Drugs: Addiction and Quitting

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Drugs: Addiction and Quitting
Leigh Jenner
Psychology 355
April 4, 2011
Stephen Northam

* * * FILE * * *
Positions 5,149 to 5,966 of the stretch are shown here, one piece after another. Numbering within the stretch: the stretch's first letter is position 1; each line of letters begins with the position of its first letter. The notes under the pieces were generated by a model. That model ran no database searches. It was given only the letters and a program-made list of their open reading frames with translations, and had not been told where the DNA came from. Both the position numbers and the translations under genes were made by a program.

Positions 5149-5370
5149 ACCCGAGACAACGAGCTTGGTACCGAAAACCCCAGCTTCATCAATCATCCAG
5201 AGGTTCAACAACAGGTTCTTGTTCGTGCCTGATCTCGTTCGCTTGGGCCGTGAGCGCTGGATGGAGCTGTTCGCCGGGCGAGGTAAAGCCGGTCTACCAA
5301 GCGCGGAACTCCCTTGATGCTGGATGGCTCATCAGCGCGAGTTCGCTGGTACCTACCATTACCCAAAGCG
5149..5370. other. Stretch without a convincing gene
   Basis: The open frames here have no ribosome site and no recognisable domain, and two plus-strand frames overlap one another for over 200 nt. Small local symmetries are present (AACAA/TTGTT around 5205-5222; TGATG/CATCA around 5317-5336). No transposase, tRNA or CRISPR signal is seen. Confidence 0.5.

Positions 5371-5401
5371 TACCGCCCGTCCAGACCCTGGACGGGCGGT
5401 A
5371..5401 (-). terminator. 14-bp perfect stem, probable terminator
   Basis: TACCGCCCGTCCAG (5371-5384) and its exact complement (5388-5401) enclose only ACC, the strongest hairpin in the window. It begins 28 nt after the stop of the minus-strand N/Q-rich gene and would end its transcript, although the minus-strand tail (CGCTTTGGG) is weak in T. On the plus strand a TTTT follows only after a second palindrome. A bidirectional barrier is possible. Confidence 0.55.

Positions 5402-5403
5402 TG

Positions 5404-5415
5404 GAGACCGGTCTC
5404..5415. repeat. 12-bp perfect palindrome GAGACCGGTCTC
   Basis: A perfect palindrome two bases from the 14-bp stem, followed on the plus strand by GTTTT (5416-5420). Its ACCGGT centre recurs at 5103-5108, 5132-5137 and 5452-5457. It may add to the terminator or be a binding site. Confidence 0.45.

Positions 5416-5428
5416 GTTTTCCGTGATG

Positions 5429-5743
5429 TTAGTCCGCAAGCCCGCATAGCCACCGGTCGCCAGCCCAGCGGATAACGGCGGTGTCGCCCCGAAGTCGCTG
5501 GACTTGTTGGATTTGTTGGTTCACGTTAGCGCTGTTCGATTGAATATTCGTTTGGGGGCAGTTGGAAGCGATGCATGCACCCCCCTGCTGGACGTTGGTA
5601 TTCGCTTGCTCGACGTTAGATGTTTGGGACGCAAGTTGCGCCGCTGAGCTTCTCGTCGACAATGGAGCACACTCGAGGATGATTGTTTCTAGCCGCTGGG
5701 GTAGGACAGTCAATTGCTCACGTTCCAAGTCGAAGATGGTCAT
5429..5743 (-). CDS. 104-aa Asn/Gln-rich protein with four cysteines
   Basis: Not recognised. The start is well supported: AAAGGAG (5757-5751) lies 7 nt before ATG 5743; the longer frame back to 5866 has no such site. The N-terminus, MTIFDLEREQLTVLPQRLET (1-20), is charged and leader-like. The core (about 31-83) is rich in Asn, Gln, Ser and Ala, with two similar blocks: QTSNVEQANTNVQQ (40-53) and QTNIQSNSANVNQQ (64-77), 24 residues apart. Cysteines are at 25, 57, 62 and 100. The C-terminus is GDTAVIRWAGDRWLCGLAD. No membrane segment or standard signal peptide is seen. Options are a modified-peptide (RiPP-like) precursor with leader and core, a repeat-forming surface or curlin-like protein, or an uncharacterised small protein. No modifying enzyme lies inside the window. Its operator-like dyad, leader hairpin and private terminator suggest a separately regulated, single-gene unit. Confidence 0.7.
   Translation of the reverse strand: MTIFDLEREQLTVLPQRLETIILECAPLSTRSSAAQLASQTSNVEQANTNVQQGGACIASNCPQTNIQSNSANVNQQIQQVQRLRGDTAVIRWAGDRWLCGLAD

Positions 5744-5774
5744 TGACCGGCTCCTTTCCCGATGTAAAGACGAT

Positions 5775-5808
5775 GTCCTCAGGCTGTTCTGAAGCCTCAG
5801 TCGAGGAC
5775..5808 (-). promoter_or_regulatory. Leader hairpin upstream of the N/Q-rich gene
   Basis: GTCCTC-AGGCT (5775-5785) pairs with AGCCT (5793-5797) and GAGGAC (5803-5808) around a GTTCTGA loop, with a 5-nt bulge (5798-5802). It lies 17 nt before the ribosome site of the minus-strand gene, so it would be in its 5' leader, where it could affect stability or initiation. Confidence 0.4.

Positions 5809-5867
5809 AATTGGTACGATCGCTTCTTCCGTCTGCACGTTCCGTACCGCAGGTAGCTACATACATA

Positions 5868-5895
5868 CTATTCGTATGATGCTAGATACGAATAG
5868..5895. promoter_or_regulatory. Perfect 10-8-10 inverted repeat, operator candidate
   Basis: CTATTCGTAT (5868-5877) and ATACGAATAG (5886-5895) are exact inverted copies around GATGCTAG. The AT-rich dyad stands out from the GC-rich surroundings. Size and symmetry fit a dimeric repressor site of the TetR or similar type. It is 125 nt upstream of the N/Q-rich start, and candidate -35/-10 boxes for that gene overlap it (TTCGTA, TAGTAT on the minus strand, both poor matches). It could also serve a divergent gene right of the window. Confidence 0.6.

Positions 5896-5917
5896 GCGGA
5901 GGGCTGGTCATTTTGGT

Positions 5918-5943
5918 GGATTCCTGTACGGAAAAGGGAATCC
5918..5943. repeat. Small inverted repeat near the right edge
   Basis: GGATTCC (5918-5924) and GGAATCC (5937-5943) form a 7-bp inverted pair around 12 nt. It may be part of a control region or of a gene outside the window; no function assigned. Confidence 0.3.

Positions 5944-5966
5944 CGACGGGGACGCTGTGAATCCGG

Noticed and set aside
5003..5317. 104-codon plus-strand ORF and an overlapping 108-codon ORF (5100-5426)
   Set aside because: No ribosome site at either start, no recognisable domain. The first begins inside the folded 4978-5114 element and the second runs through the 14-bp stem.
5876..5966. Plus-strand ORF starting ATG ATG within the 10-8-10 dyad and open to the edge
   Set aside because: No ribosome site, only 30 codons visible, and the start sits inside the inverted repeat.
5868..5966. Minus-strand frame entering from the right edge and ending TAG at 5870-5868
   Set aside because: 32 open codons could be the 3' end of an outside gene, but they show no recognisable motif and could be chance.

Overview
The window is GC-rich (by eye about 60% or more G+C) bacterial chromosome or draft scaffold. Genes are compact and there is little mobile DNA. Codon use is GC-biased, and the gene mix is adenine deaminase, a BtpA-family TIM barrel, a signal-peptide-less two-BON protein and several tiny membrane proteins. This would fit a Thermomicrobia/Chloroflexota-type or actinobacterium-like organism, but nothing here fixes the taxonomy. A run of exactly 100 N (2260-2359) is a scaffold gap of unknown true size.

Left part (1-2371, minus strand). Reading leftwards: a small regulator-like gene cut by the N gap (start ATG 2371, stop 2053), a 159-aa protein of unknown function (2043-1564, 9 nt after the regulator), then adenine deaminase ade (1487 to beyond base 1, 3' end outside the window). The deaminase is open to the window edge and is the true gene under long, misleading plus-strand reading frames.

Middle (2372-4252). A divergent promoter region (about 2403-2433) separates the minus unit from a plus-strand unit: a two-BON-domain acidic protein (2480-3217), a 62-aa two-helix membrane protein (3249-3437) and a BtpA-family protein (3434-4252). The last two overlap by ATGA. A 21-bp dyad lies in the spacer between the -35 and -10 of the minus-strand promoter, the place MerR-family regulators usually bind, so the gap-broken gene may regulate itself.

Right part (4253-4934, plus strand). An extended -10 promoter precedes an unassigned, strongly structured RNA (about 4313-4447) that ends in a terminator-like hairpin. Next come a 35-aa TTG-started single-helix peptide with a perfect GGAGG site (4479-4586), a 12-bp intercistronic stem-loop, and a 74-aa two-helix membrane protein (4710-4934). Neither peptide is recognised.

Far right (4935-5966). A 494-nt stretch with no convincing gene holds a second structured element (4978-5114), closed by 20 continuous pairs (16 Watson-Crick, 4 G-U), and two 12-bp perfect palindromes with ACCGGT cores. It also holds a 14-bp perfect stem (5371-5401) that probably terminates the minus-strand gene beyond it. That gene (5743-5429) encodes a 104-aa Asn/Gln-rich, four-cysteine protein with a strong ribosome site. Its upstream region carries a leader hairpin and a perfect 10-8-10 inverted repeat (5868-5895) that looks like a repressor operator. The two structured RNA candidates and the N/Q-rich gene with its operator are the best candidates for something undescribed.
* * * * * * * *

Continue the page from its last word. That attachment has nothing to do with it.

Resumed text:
Everyone knows they should get or stay healthy. For most people getting healthy means eating a little less, exercising a little more, or abstaining from smoking and drinking. However, for those who have a problem with drugs—as well as alcohol—getting healthy is literally a matter of life and death. The problem with drugs and alcohol is that there are more factors than just a nice feeling. There are, in more cases than not, addiction issues that are related to a familial history of substance abuse. One must also consider the environment the individual either grew up in or lives in, on top of the original reason (s)he started the substance in the first place. According to White House Drug Policy the statistics on drug use in the United States are staggering. In the most recent poll, 41% of people have admitted to trying a drug. However of the people polled, only 12% are regular users (National Office of Drug Control Policy, 2002). White House Drug Policy only names two specific drugs—marijuana and cocaine—but the statistics on both are hopeful; regular uses for both have gone down. On Marijuana, the number of people who have used it was at 18.1% in 1979 to 8.3% in 2001 (more recent numbers not available). Cocaine use has gone down too; from 3.65% in 1979 to 1975 in 2001 (again, more recent numbers not available). Their quote of marijuana numbers makes sense because pot is the most used illegal substance in the world. When talking about drug use, the easiest examples to find are those involving marijuana. One reason for this is it is widely and erroneously believed that cannabis, as a plant, is not dangerous. Although it is not as dangerous as nicotine or alcohol, it is still hazardous to one's health and brain function. Anecdotally, people who engage in moderate to heavy pot use long-term tend to be slower and “goofier” than those who either do not indulge or are...
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